We are living in an increasingly globalised and interconnected world. Advancements in technology and transportation have made the planet smaller, making it easier for people from all corners of the world to engage and communicate with each other over great distances.
The spread of the English language, which has essentially become a global language, has also made communication easier among countries from different continents. Indeed, in today’s world it is essential for any nation that wants to prosper to promote the use of certain languages and alphabets.
Latin is the most widely used alphabetic writing system in the world. It is used by approximately 70 percent of all countries, making it an essential part of communicating across the globe, especially in terms of technology, business, science and education. Currently many databases and software programmes don’t support the Cyrillic text, making it very difficult for IT and technology experts. On a practical level, those of us who use the Latin alphabet to type on smartphones will know how less cumbersome it is to use than Cyrillic.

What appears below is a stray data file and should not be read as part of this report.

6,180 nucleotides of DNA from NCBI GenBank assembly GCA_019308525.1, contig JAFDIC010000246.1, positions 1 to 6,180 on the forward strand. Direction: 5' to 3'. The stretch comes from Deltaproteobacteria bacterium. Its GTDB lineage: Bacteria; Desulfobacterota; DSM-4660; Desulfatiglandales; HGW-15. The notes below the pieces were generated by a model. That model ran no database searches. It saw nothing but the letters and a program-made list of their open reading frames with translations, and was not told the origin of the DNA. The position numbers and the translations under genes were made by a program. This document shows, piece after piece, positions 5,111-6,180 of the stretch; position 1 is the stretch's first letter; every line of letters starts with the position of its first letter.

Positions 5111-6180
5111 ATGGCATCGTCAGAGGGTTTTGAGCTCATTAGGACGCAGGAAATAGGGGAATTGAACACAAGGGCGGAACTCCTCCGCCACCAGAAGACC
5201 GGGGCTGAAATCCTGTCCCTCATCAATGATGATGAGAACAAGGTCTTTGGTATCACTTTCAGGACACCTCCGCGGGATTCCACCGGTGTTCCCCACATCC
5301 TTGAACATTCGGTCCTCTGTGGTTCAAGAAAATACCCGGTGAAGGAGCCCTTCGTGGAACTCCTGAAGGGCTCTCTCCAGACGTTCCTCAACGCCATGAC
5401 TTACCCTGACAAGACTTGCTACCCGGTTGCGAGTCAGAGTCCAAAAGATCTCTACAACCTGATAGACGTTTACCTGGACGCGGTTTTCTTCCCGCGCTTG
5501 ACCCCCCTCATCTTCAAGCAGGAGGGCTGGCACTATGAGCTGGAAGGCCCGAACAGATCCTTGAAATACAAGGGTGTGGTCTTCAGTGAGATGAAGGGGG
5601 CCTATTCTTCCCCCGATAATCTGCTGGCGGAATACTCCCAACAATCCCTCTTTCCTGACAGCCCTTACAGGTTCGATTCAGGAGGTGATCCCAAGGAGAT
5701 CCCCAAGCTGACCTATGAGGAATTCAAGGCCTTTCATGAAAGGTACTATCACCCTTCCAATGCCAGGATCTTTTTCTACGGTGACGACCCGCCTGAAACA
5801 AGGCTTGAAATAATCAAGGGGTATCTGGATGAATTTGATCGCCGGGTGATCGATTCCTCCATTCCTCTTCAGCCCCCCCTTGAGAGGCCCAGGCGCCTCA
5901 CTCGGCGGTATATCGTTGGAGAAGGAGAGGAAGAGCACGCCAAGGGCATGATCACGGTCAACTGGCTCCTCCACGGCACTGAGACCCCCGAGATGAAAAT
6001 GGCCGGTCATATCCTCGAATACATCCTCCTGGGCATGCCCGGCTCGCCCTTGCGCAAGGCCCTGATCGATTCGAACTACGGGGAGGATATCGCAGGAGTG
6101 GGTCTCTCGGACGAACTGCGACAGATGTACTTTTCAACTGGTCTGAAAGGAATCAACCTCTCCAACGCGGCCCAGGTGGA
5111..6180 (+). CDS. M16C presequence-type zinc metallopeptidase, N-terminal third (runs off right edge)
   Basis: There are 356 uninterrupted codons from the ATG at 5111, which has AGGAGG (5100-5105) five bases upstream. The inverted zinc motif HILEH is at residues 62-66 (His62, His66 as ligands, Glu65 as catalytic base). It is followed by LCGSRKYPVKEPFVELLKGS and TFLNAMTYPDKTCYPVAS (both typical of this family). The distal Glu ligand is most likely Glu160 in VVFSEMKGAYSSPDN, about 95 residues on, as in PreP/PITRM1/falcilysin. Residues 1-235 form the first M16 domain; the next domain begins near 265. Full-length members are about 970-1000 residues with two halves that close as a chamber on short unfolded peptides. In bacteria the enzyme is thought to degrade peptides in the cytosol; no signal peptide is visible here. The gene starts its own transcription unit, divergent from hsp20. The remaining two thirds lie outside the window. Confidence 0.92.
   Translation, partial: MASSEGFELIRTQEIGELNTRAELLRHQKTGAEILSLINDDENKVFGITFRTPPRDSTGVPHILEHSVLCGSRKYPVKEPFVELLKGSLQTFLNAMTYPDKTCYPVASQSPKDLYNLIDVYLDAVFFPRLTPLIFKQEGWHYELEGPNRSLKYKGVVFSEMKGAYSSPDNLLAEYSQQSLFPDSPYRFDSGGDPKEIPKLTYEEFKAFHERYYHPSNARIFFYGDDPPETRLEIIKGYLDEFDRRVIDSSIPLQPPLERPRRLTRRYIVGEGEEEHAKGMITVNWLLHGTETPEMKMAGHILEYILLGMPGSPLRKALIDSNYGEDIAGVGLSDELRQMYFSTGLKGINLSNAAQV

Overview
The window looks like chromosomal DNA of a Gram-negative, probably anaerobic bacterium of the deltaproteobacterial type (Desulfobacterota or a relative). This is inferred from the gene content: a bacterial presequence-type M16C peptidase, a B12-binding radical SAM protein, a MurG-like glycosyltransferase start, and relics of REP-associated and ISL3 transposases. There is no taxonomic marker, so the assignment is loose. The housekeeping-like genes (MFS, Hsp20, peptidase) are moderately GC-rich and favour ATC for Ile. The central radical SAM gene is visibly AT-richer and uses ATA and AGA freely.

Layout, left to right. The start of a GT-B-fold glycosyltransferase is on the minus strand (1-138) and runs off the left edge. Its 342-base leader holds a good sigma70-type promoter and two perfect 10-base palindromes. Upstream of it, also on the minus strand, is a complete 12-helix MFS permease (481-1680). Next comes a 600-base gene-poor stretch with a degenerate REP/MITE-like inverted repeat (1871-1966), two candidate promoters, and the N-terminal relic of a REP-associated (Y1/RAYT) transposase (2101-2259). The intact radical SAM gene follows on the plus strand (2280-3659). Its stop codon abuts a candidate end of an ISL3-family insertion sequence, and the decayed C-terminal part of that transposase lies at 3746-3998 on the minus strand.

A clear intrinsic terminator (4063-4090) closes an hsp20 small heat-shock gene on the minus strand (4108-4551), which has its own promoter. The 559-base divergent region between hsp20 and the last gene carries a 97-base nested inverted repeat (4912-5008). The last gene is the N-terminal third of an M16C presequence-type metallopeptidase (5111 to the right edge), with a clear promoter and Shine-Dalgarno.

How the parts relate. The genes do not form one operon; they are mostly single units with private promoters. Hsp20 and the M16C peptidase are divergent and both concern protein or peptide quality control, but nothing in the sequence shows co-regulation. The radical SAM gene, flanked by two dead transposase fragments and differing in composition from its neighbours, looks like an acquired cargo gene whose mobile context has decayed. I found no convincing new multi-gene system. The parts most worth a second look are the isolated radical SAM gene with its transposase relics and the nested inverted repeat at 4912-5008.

The timing seemed right for President Nursultan Nazarbayev to publish an article in a state newspaper on April 12, renewing his earlier pledge of a switchover of the Kazakh language from Cyrillic to the Latin alphabet by 2025. It followed considerable discussions about switching to the Latin alphabet that have been ongoing in Kazakhstan ever since the country became independent in 1991. Indeed, according to a recent Newsweek report, the assessment of Camilla Hagelund of risk analytics firm Verisk Maplecroft, was that the initiative “reflects the public mood” in the country.
Earlier this year, President Nazarbayev announced the Third Modernisation of Kazakhstan, which involves creating a new model of economic growth that will ensure the country’s global competitiveness and help Kazakhstan join the top 30 most-developed countries by 2050. The President stated that…